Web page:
This machine is a simple device for doing addition and subtraction mechanically.
Before the invention of electronic calculators in the middle of the 20th century, the only way of doing complicated sums, other than on paper, was to use some sort of mechanical device. The abacus is the simplest mechanical device for doing arithmetic. It was invented at least 5000 years ago and is still in use today, mainly in China and other parts of the Far East.
© Museum of the History of Science, Oxford
In Europe from the 15th century, more sophisticated mechanical calculators began to be invented. Leonardo da Vinci drew several different designs for machines made of cogs, pulleys and weights to do calculations. However, it is unlikely than any of these were actually made. In the 17th century the famous French mathematician Pascal designed one of the first mechanical calculators that worked successfully, but it was expensive and difficult to manufacture.
In the late 17th century and the 18th century in England, engineers and men of science designed simple, cheap, small and reliable calculating machines, such as this one. It is made out of wood, with ivory indicator dials. Inside, the hidden mechanism is made of steel cogs.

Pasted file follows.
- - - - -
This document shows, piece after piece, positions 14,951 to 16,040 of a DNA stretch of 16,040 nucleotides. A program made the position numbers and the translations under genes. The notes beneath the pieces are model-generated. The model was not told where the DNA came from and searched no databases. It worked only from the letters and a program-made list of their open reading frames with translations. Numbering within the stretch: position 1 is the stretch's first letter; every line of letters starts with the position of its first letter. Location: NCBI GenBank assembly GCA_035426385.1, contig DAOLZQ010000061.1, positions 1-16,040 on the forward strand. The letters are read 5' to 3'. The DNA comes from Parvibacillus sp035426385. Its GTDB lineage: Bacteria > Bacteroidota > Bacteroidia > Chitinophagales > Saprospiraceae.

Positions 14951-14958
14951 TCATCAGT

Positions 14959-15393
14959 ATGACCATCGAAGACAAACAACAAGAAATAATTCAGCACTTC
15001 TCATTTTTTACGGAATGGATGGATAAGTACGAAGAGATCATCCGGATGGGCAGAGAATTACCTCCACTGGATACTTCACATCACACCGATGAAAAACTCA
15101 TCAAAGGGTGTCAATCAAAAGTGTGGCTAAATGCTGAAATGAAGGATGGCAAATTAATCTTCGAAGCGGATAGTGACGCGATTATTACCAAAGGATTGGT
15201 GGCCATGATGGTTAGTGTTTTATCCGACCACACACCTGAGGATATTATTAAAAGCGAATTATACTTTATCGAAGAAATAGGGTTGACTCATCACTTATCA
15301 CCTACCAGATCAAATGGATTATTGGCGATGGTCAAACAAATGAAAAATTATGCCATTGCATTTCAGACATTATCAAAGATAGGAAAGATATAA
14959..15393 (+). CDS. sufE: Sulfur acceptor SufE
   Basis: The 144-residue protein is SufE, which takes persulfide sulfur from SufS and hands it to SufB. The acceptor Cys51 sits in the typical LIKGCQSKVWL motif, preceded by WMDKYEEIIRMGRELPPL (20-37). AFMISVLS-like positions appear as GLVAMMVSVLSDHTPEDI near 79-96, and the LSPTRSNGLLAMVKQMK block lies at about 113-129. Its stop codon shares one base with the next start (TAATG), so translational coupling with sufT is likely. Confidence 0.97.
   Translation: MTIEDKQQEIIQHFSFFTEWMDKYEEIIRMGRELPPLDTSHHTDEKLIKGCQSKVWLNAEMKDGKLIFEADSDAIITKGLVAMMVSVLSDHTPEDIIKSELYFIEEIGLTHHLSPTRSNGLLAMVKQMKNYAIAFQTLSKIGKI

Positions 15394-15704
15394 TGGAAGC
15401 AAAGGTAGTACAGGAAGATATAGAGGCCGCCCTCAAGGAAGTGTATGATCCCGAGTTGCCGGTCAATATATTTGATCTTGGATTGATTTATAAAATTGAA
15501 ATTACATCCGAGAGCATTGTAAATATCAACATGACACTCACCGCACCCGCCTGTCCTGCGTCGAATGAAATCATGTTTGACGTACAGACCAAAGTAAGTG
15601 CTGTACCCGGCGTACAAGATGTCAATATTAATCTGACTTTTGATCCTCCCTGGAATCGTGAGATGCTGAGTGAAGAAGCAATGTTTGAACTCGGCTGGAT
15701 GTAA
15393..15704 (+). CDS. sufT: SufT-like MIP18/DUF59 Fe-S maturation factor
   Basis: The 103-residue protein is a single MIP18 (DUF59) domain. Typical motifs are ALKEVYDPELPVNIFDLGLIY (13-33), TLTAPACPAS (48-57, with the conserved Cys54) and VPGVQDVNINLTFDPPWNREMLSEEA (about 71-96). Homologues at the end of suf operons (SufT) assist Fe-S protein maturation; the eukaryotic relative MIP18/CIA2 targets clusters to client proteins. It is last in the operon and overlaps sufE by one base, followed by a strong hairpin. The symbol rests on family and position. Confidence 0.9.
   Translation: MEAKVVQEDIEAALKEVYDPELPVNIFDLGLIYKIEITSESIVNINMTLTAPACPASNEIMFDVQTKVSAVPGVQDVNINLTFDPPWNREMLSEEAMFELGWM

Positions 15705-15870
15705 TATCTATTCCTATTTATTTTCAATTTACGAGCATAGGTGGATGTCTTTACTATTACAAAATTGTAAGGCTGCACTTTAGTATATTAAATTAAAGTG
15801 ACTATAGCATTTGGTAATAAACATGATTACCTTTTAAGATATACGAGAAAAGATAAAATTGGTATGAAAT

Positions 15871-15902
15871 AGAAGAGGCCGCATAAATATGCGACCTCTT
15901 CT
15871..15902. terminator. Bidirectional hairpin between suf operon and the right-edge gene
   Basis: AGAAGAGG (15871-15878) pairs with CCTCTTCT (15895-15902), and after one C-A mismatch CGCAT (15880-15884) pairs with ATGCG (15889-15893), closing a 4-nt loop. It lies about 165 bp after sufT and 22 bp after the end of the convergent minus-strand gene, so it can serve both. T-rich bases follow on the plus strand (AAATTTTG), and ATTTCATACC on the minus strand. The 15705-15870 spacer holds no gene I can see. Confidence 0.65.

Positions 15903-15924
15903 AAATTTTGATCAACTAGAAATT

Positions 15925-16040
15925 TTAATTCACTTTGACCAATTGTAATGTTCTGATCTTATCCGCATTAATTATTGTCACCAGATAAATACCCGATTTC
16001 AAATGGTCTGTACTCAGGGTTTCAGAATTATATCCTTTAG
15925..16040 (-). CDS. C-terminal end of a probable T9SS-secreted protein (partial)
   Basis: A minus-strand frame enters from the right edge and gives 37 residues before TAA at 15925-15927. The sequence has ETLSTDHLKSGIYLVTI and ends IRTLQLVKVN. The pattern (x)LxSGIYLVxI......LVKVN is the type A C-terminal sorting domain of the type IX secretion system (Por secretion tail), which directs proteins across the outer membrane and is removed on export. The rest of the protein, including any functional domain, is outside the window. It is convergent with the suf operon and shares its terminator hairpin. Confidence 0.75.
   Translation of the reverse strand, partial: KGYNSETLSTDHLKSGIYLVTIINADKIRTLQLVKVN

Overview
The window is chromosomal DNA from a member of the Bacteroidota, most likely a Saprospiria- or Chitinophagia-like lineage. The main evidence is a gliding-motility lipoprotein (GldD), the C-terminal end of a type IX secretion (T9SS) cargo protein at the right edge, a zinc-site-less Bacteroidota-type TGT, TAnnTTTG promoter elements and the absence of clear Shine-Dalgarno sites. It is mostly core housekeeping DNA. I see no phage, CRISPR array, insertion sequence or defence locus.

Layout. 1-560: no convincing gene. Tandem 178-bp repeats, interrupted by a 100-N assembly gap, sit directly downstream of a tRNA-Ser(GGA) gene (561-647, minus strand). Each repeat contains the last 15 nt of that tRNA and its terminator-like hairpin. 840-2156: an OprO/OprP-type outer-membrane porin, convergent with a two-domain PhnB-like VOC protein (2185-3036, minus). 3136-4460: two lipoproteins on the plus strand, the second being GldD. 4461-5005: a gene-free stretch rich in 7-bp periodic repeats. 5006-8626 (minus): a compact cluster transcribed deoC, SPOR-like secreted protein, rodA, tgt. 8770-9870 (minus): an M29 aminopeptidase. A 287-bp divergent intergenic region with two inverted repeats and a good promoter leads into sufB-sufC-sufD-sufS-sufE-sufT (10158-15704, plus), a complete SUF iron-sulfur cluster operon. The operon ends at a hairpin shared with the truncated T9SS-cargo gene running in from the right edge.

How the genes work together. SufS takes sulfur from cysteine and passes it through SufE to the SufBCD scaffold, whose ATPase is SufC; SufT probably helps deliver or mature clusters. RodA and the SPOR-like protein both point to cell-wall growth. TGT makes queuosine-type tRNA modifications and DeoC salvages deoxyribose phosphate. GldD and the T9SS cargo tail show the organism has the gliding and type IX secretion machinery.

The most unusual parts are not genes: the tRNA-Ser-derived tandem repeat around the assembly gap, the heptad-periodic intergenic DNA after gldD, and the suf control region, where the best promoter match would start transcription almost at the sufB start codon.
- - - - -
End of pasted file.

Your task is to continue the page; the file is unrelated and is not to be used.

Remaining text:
To use the machine, you turn one of the circular dials by putting the end of a pencil or a pin in one of the small holes on its rim. One complete turn of the dial causes the next dial up in the sequence to move on one digit. Turning the dial the other way causes the next dial up to move back one digit. Note that the numbers on some dials increase anticlockwise while on other dials they increase clockwise, so you have to be careful. This is due to the simple design of the mechanism inside.
The dials are labelled HM for hundred millions, 'XM' for ten millions, 'M' for millions, 'HT' for hundred thousands, 'XT' for ten thousands, 'T' for thousands, 'H' for hundreds, and 'X' for tens. Then comes 'L' for pounds, 'S' for shillings, 'D' for pence and 'F' for farthings. This is the old system of money used until 1971.
The machine is called a Stanhope adding machine because it was invented by Charles Stanhope. Charles Stanhope was a famous inventor in the 18th century and a fellow of the Royal Society in London - a place where the best scientists used to meet. He also invented more complicated calculating machines, as well as a special kind of printing press and a device for tuning musical instruments. Historians say that he was a tall and thin man, who looked pale, but he had a very powerful voice and used to wave his arms around a lot when he was explaining things.
Despite carrying out a very simple task, mechanical adding machines similar to this one were very widely used in the past, especially by people who had to do lots of addition, such as shop owners and bankers.